Zinc lozenges: There is some research that zinc acetate decreases cold severity and duration; however, benefits are limited, and side effects can include nausea and poor taste. It is important to avoid zinc gluconate (found in Zicam and other over the counter zinc-containing nose sprays) because the FDA reports that it may cause permanent anosmia (loss of smell).
Thankfully, there are a few things that may help your child’s cold symptoms. Helpful remedies include:
In those over 1 year of age, giving ½ to 1 teaspoon alone, or diluted in water or a warm beverage, as needed can help lessen cough. Studies show that honey is as effective as the cough suppressant dextromethorphan (Robitussin), and does not have side effects.
Saline nose spray:
Though it does not speed recovery, saline nose spray helps to remove nasal secretions and improve breathing through the nose. It is inexpensive, has few side effects, and should cause no harm. For older children and teens, if choosing to irrigate the nose with a Neti Pot, follow these instructions from the Centers for Disease Control and Prevention
Hydration and ingestion of warm fluids:
You often hear this advice from grandparents, and they are right, that “maintaining adequate hydration may help to thin secretions and soothe the respiratory mucosa.” “Warm liquids (eg, tea, chicken soup) may have a soothing effect on the respiratory mucosa, increase the flow of nasal mucus (possibly also mediated by the inhalation of steam), and loosen respiratory secretions, making them easier to remove.”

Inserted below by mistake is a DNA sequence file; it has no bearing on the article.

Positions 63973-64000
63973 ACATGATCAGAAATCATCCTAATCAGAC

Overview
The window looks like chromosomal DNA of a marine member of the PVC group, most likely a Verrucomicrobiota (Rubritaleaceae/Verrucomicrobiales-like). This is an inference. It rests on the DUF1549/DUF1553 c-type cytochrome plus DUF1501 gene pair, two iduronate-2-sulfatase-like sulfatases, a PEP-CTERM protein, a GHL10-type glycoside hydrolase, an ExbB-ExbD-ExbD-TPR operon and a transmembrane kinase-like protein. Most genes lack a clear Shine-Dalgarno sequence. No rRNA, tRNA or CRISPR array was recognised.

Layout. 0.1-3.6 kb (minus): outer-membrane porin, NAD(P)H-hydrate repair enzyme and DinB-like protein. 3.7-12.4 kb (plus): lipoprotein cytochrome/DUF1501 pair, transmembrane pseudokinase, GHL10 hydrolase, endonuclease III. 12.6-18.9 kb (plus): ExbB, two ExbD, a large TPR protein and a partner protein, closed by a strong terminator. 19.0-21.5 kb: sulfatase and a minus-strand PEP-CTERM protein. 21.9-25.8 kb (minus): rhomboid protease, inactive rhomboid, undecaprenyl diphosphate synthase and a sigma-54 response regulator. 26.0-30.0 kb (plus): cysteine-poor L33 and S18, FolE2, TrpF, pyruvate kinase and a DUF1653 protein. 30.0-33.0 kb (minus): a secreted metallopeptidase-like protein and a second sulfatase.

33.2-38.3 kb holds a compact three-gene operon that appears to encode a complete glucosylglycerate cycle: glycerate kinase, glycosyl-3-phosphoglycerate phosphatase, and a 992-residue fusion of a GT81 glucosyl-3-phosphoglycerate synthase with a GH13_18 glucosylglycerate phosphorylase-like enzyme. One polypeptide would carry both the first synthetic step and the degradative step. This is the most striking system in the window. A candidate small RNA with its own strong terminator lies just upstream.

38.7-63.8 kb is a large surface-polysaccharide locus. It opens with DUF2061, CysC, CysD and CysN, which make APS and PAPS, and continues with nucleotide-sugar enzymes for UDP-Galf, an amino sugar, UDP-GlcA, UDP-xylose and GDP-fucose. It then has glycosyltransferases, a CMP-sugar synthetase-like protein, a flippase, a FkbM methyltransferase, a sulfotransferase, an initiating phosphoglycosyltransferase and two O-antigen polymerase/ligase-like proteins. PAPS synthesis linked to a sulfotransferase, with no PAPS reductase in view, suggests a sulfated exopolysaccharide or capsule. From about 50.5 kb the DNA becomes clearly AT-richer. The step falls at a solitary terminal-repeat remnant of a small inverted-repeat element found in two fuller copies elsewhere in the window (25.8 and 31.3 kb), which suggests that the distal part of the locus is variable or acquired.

Though breathing humidified air is not well studied as a treatment for colds, there is no harm in adding moisture to the air which may loosen nasal secretions. We recommend using a cool mist humidifier/vaporizer (a warm mist humidifier does not reduce symptoms as well and could result in burns). Be sure to remember to clean humidifiers per the manufacturer’s instructions.
Since colds may be accompanied by low-grade temperatures, over the counter (OTC) fever reducers such as acetaminophen (Tylenol) or ibuprofen (Motrin or Advil) can be used. Be sure to avoid those that are part of a combination cough/cold medication.
Hard candy or lozenges:
Though there is no research that proves that hard candy or lozenges can help with cold symptoms, if the child is over 4, they should not be harmful and may soothe throat irritation.
Mentholated rubs for those 2 years and older can help soothe a cough at night so the child can sleep. Be aware that they can be associated with skin and nasal irritation. After use, be sure to keep out of reach of children as this medication can be harmful if ingested.
Since children with colds who do not have fever can attend school, colds pass very quickly from one child to the next. The best way to avoid catching a cold is frequent handwashing and avoiding contact with one’s mouth, eyes, and nose after touching potentially contaminated surfaces (doorknobs, counter tops, Kleenex, etc). Remind children to cough into their sleeves and to not share snacks, drinks, utensils, etc with others.
When symptoms persist beyond the expected time period or worsen (causing high fever, trouble breathing, wheezing, or trouble swallowing), we recommend re-evaluation. There are great trustworthy online resources for more information about managing cold symptoms. These are few we recommend: